Once we accept these disappointing findings, why not just end the programs as Joe Klein recently argued in Time magazine? I offer two reasons. First, America cannot afford to let so many children fail academically and socially because they are poorly prepared. Second, some other preschool programs have succeeded to a much greater extent, and Head Start can be reshaped to be similarly effective.
Table 1 compares the initial impacts of Head Start and some other large-scale programs. Pre-K programs with above average standards and funding are found to produce larger effects than Head Start in rigorous studies including a recent randomized trial. The Chicago Child Parent Centers, which are similar in key respects to the state pre-K programs in Table 1, have been found to produce effects on achievement and social development into adulthood as well. Reshaping Head Start to more closely resemble these programs would enhance its effectiveness. A quantitative summary of research on early educational intervention over the past 50 years adds weight to this argument as the Head Start and Early Head Start comprehensive services approach is associated with weaker effects, possibly because it reduces the educational focus.
Table 1. Achievement Gains from Pre-K
My prescription for improving Head Start includes increasing the percentage of funds spent inside the classroom, building a stronger connection to public education, and eliminating much federal oversight and related paper work. Early Head Start needs the same freedom from regulation, but should adopt home-based models that have a strong evidence base (Olds’ Nurse Family Partnership) as well as strengthen center-based options. Give programs a set amount of money, audit the books, and assess teaching and learning. Teaching should be highly intentional and include direct instruction one-on-one and in small groups. A new continuous improvement process should be put in place for learning and teaching. The Obama administration’s plans for re-competition of low-performing Head Start agencies should be implemented as soon as possible based on both measures of teaching and broad measures of child progress. Early Head Start should be regarded as an experimental program and subject to large-scale research for at least the next five years.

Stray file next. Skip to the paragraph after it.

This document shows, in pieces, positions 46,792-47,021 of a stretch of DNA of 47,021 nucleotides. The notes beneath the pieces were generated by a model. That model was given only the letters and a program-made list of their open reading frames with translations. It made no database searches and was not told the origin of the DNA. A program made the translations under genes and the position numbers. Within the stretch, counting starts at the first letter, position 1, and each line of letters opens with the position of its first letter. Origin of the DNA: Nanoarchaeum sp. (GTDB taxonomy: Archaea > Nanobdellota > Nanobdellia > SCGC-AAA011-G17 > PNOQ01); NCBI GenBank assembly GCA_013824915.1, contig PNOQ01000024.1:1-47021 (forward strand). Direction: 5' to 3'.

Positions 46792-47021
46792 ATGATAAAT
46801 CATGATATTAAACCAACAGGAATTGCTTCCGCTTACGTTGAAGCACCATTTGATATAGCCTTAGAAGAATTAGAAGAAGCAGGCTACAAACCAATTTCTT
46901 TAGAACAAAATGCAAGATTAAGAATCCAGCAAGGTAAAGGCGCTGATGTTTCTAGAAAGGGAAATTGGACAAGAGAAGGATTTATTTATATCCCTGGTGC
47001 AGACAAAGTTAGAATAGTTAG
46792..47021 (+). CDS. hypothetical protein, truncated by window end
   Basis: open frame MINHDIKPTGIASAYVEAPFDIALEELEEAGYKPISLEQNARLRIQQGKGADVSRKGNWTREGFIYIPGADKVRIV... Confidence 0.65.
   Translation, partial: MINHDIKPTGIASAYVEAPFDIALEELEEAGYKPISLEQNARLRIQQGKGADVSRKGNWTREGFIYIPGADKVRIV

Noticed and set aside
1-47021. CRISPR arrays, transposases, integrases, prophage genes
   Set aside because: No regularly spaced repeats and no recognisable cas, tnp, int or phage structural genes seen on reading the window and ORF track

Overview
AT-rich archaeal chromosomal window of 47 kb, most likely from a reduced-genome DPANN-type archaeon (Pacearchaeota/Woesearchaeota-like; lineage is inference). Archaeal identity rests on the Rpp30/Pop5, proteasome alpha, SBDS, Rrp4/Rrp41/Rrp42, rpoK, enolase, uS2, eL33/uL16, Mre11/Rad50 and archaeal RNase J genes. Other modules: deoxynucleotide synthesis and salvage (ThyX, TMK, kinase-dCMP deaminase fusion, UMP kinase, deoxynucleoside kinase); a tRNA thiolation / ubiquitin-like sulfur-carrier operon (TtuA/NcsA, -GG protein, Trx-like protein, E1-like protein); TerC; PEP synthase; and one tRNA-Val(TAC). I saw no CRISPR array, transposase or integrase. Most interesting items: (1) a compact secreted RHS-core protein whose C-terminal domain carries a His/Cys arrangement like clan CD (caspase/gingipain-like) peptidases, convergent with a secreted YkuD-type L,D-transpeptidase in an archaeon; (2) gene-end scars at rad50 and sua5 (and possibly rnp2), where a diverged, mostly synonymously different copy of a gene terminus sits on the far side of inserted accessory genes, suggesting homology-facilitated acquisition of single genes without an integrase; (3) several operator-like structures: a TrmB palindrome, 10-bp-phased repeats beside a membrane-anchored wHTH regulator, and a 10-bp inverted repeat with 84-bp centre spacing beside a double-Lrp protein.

No doubt, these recommendations will be as controversial as is my longstanding recommendation to increase the amount and quality of education required of Head Start teachers and to increase their compensation accordingly. Head Start teachers should be given the opportunity to return to school with tuition and fees paid by government loans that would be forgiven if they remain in Head Start five years later. The quality and content of the programs they attend should be subject to an approval process to be eligible for these forgivable loans.
Even if they were not controversial, it would be foolhardy to reform Head Start based entirely on my recommendations given the limitations of current knowledge. The evidence is just not that strong given what is at stake. Fortunately, we have a better alternative. Allow Head Start and Early Head Start agencies to innovate, experiment, and find their own way to strong results. A systematic program of research should be launched in which Head Start and Early Head Start agencies propose new approaches to be tested in randomized trials. Experimental programs should be given a blanket waiver from Head Start and Early Head Start performance standards and most nonfinancial reporting requirements as long as they adhere to their own proposed plans (which will be monitored as part of the randomized trial). This systematic program of research would provide much better guidance for early educational intervention than is now available. In relatively short order Head Start and Early Head Start could fulfill their promise.
– Steve Barnett, Director, National Institute for Early Education Research (NIEER)